The Ninth Judicial Circuit
Historical Society (NJCHS)
preserves and educates about the vibrant legal history of the West,
and about the vital importance of an independent judiciary.
at the NJCHS
The Circuit Spotlight
Western Legal History
STRANGERS IN A STRANGE LAND
Afghanistan, and now Ukraine, make us think of the journeys of those who must take flight from their countries. In this issue, vaunted Ninth Circuit and District Court judges share their experiences of having fled their homelands to come to the United States.
Watch Past Programs!
During WWII, the death of an Italian POW. The longest Army court-martial of the war. Three Black enlisted men convicted of murder. Years later alarming information in previously-classified documents is uncovered leading the Army to set aside the convictions.
A cataclysmic explosion at a munitions loading port during WWII killed 320 enlisted men, 2/3 of them African American. When 50 refused to continue the dangerous work, they were convicted of mutiny and sentenced in ways that would change their lives.
Do politics and diplomacy factor into our definition of war crimes? How are war crimes dealt with currently, compared to the past? The NJCHS and fellow historical societies invite you to hear our esteemed panelists speak on this topic.
The Ninth Judicial Circuit Historical Society and the Northern District Historical Society will honor the memory of Bill Edlund by presenting this year’s Bill Edlund Award for Professionalism in the Law to John W. Keker, Esq. of Keker, Van Nest & Peters.
Don’t miss this moving and inspiring presentation by Judges Bea, Nguyen, and Benitez, in conversation with Judge Michael Daly Hawkins about having fled their homelands to come to the United States.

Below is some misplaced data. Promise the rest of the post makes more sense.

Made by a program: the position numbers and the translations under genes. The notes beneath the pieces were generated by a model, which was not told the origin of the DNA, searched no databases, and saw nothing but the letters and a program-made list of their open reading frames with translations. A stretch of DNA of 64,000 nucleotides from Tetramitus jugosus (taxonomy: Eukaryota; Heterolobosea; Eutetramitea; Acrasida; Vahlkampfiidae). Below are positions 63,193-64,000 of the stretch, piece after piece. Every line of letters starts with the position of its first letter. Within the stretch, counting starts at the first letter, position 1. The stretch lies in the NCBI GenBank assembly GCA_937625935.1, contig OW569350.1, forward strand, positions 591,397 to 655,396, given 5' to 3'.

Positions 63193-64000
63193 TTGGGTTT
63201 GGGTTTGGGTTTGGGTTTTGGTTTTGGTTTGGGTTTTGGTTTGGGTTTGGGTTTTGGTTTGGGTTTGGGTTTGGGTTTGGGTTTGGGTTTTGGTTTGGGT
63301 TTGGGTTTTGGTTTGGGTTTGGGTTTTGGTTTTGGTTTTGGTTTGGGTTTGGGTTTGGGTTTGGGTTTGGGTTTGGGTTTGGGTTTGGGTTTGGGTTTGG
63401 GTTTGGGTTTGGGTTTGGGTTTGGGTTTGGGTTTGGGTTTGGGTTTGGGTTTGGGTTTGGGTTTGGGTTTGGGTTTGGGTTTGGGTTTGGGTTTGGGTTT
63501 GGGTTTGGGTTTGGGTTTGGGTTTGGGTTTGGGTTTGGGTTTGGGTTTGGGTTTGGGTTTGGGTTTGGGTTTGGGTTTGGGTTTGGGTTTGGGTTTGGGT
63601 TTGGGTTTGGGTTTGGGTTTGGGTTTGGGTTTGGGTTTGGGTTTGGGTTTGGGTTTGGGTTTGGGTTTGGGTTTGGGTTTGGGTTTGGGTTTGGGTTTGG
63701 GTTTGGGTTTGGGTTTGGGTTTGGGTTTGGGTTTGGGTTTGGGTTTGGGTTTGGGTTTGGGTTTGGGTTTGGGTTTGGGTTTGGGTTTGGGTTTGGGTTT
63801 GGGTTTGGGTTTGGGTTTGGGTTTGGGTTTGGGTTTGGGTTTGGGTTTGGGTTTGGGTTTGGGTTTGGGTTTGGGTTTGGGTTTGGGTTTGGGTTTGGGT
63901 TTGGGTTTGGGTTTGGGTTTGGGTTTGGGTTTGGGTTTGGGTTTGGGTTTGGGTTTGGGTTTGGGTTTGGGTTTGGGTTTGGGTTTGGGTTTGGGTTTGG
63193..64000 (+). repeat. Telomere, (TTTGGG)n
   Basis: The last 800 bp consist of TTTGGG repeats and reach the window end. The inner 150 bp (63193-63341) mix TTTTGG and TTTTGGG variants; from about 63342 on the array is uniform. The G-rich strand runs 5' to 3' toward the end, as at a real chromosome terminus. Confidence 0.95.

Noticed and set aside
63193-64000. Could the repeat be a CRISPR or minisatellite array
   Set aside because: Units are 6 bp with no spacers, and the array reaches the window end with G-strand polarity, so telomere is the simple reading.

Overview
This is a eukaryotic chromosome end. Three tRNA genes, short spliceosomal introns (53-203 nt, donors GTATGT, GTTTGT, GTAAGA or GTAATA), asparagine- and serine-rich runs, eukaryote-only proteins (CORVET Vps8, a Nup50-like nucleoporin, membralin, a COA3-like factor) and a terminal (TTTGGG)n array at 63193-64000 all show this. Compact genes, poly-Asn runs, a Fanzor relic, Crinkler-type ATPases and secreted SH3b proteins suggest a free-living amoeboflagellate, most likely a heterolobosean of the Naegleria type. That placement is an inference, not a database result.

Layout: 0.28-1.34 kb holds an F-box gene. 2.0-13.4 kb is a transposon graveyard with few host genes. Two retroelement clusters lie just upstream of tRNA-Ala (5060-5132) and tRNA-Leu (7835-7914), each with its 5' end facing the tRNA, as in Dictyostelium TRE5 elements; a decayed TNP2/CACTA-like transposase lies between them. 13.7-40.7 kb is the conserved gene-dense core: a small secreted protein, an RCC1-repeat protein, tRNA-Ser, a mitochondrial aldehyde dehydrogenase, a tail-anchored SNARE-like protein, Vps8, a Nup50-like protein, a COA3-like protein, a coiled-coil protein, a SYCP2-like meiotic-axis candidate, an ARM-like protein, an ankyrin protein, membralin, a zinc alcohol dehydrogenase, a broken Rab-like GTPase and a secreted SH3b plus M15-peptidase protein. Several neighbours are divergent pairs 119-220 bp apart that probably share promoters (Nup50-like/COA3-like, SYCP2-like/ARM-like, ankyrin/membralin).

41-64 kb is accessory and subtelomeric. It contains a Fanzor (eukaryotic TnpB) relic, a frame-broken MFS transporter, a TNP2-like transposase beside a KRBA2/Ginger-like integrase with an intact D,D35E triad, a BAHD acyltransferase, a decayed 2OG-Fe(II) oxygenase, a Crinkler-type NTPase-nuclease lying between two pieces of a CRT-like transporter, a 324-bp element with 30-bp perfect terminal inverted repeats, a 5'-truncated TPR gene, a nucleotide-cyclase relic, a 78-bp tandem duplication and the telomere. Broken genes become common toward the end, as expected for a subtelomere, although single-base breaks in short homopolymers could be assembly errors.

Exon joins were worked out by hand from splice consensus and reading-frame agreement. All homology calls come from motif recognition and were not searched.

Read more about these Judges’ stories, and those of Judges Tashima and Du, in our recent issue of Western Legal History.
Join us for an engaging presentation by lawyer, legal scholar, and historian John S. Caragozian. In 1941, in Edwards v. California, the U.S. Supreme Court ruled on the constitutionality of California’s anti-Okie law, which, like Washington’s and other states’ laws, made it illegal to knowingly assist a pauper in entering the state.
Join us for a panel discussion featuring the filmmaker, Betsy West, and a discussion about the documentary on groundbreaking civil rights attorney Pauli Murray, a non-binary Black lawyer, activist and poet who influenced both Ruth Bader Ginsburg and Thurgood Marshall.
Where have we been and where are we now? Join our distinguished panel as they discuss what it was like to be the first woman in a particular role in the law. Our panelists also will provide us with their insights into how things have (or have not) changed.
Oral History Spotlight
On September 16, 2022, the NJCHS hosted a conversation between Judges Susan Mollway, Leslie Kobayashi, and Jill Otake about Judge Mollway’s book, The First Fifteen: How Asian American Women Became Federal Judges. The three judges discuss their experiences being among the first fifteen and why representation matters.
Click the link below to watch their conversation.